Hey Simon have think as to how long Aborigines have been here. 50 – 60,000 years? How long have we been here? Some 200 years. Green party, prescribed burning, hottest ever recorded, its all irrelevant in the time period of indigenous habitation. I mean there’s been an ice age in between. Just consider for a moment how much they would have learnt, adapted and altered the landscape and how they have seen wild climatic fluctuations in that time. The link you provided just adds to the ignorance of what I have just described.
The root cause of the current situation of today’s infernos is not learning from our indigenous forefathers and how they managed the landscape for thousands of years prior to our hiccup.

Jeff Alberts
Reply to  aussiecol
January 17, 2020 10:57 am

“I mean there’s been an ice age in between.”

No, we’re still in an ice age.

Mike Sherwood
January 13, 2020 9:36 pm

My experience in the Northern Territory of Australia was observing both aboriginals and cattle station owners driving throughout their areas throwing matches (with long heads) out the window.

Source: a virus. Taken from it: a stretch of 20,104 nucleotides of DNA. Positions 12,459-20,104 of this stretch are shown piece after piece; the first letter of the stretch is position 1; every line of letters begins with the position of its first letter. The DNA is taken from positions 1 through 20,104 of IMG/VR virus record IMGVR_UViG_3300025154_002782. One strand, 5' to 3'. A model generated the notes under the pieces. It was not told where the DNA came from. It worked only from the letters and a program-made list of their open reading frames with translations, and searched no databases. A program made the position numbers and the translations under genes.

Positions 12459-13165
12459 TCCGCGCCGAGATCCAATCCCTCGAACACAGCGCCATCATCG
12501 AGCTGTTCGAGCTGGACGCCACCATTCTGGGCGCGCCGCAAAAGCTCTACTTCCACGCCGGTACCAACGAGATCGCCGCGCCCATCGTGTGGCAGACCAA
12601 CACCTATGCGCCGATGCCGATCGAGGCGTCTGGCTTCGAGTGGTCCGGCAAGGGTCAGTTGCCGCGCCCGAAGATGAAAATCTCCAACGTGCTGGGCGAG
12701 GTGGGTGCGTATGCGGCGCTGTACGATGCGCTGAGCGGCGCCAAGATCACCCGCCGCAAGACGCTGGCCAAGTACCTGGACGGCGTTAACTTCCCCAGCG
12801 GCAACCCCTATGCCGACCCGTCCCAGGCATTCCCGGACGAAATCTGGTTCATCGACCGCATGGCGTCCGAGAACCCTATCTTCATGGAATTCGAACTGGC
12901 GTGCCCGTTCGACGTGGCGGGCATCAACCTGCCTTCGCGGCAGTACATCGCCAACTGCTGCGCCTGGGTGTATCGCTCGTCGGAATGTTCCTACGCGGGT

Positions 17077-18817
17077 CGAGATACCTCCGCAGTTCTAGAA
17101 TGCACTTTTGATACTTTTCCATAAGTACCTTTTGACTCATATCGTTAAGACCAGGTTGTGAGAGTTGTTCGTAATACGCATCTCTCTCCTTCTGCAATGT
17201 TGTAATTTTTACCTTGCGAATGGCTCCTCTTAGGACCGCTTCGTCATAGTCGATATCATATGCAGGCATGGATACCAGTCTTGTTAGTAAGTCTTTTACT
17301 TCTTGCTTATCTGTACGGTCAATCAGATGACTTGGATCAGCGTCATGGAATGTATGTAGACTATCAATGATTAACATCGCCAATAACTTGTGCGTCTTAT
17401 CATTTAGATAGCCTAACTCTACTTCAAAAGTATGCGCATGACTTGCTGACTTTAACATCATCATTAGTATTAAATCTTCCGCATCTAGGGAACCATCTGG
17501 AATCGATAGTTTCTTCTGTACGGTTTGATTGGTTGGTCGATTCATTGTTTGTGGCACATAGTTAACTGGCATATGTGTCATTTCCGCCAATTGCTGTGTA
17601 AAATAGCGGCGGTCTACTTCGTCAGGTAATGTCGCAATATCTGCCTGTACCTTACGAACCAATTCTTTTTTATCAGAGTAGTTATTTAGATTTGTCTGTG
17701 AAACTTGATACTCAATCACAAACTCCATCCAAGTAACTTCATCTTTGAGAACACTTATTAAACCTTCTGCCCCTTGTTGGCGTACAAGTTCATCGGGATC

This was at the late stage or just after the wet season, the spear grass had dried and fallen over with the wind.
There was still some soil moisture. A fire burnt about 5-10 acres and would go out by night with the dew.
After about 10 days the grass regenerated with the soil moisture.
This resulted in a series of patches a bit like a chess board with some burnt but green and other areas unburnt.
This gave good green pick to both cattle and native animals.
The unburnt areas gave some protection from predators.